Winter Wildlife in the Herb Garden

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Think no one is getting any use from your herb or kitchen garden this winter?

Your local wildlife might just disagree with you!

Many of your herb plants can be a tasty snack for your local animal neighbors…even when plants are dormant. Deer may help themselves to your trees, birds munch on seed heads, and smaller rodents might enjoy herbs, bark and seeds!

In my case the rabbits will go crazy eating everything that isn’t nailed down.

Rabbit Damage
Rabbit Damage & “Fertilizer”

Rabbits and small rodents will eat the bark from trees, shrubs and even your herbs.

When there are several long-eared culprits around,  you can spot the damage easily. Here’s how:

  • The damage is usually lower than 2′ from the ground.
  • Bunnies might leave prints in the snow, and gnawed, shredded or broken twigs.
  • They might share their little round bunny poops with you. Just remember it’s fertilizer.

The smaller rodents will burrow just beneath the snow and head for fine dining your plants.

Here is a shot of rodent tracks beneath the snow, just after a  thaw. The little rascals get around, don’t they?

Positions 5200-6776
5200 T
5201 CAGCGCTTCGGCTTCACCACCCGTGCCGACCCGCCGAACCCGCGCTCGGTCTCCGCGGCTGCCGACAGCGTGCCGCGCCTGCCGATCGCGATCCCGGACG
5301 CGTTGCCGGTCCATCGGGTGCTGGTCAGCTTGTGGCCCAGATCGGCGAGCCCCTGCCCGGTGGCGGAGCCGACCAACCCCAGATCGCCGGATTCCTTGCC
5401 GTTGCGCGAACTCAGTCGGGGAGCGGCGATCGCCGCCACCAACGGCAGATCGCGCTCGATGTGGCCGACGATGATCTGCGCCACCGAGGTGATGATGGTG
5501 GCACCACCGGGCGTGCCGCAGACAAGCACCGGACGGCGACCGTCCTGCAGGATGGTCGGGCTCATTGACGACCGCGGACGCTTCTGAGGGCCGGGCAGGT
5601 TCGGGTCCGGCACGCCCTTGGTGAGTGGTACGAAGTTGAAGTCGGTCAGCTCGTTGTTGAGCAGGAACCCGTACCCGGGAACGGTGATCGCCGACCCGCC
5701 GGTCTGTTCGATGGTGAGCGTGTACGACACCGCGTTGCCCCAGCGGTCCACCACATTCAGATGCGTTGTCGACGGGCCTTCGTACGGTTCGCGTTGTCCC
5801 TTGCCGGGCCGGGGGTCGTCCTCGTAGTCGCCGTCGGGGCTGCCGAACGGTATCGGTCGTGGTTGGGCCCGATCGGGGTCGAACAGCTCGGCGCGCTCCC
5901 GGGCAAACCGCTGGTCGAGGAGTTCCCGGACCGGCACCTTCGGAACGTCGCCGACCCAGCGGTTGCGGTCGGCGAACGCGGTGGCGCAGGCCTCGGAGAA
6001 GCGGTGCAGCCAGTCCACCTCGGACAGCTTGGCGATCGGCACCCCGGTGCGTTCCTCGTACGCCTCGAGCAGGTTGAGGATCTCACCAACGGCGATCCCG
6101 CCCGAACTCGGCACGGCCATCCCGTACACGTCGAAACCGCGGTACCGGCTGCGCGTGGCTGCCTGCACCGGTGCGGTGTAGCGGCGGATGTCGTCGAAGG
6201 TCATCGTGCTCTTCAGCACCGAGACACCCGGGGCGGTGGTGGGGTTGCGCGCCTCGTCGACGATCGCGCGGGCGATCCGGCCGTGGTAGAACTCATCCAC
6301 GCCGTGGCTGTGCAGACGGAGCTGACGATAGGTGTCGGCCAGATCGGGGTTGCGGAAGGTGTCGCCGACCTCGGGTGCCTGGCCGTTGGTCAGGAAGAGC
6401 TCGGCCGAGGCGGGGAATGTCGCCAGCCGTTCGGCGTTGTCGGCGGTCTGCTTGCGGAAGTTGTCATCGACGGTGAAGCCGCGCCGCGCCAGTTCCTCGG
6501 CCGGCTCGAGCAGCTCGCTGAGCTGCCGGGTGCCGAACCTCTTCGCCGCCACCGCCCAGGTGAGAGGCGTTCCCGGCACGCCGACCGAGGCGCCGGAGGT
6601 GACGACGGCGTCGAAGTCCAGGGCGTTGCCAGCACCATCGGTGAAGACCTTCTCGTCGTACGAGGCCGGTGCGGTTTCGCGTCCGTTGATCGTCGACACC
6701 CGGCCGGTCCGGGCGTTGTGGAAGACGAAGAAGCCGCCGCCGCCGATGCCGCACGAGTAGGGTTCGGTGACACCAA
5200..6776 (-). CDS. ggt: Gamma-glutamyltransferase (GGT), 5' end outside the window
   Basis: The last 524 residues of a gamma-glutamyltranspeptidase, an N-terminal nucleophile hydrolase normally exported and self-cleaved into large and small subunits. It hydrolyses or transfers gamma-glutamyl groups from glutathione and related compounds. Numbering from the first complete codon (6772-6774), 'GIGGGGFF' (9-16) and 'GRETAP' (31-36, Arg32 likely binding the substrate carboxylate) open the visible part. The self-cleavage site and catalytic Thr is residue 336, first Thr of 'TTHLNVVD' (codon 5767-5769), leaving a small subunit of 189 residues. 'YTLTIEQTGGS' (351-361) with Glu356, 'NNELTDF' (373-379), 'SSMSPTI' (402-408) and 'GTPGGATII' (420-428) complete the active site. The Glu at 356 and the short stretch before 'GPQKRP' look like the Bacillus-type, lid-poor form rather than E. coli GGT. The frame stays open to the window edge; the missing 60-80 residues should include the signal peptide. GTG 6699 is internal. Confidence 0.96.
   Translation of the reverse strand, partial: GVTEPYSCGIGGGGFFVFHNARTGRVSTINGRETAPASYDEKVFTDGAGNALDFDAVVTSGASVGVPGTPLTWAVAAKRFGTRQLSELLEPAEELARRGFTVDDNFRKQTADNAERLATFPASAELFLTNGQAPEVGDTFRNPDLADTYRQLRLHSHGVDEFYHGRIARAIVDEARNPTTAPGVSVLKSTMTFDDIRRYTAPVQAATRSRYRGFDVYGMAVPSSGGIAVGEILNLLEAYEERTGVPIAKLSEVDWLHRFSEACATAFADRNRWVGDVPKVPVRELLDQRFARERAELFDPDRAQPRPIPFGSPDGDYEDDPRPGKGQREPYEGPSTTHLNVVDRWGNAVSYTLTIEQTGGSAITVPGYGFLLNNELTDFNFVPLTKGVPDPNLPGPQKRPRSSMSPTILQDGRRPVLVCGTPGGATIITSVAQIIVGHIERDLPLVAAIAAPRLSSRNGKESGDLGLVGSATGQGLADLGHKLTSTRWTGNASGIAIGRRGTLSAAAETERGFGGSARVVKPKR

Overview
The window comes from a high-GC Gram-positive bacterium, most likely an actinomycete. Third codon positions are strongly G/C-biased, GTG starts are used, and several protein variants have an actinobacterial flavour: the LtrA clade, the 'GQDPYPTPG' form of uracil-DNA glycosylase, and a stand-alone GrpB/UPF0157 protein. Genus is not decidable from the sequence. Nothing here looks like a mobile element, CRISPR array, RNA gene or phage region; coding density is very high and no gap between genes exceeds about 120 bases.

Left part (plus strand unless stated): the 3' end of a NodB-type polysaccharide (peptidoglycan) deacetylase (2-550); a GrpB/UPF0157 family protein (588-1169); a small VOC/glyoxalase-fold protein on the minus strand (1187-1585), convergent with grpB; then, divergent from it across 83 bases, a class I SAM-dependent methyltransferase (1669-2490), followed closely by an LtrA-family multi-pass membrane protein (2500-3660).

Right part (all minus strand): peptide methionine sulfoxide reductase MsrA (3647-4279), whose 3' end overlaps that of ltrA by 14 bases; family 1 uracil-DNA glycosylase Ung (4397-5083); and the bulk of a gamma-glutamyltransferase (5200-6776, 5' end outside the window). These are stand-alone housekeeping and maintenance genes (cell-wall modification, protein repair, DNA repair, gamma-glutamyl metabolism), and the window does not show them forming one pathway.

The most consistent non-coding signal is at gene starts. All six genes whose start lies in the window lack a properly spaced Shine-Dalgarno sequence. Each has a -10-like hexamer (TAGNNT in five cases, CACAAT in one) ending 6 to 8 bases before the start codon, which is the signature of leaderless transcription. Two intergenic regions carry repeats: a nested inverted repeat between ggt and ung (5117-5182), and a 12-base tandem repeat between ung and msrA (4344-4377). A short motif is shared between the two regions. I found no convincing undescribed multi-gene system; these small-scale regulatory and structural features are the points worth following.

Rodent's Burrows Beneath Snow
Rodent’s Burrows Beneath Snow

There is not much you can do to deter these hungry and determined critters, unless you want to buy some extra food for them or you cage everything with chicken wire.

Read more:  Using Egg Shells in Your Garden

By the way- the extra food thing doesn’t work. Here the wild rabbits have full access to the barn where there is plenty of  hay and scattered chicken feed.

They still help themselves to fruit trees, berries, shrubs, my lavender, roses and nettles.

What can you do?

Check herbs and other plants once in awhile and look for damage, and if you see any be sure to watch those plants in the Spring.

Bunny Poop in the Nettles
Bunny Poop in the Nettles

Sometimes there is no problem at all, other times there has been enough damage to warrant replacing that herb, young tree or shrub. Sometimes all that is needed is a plant ‘haircut’ to prune out rabbit damage.

Via: Gardening 101

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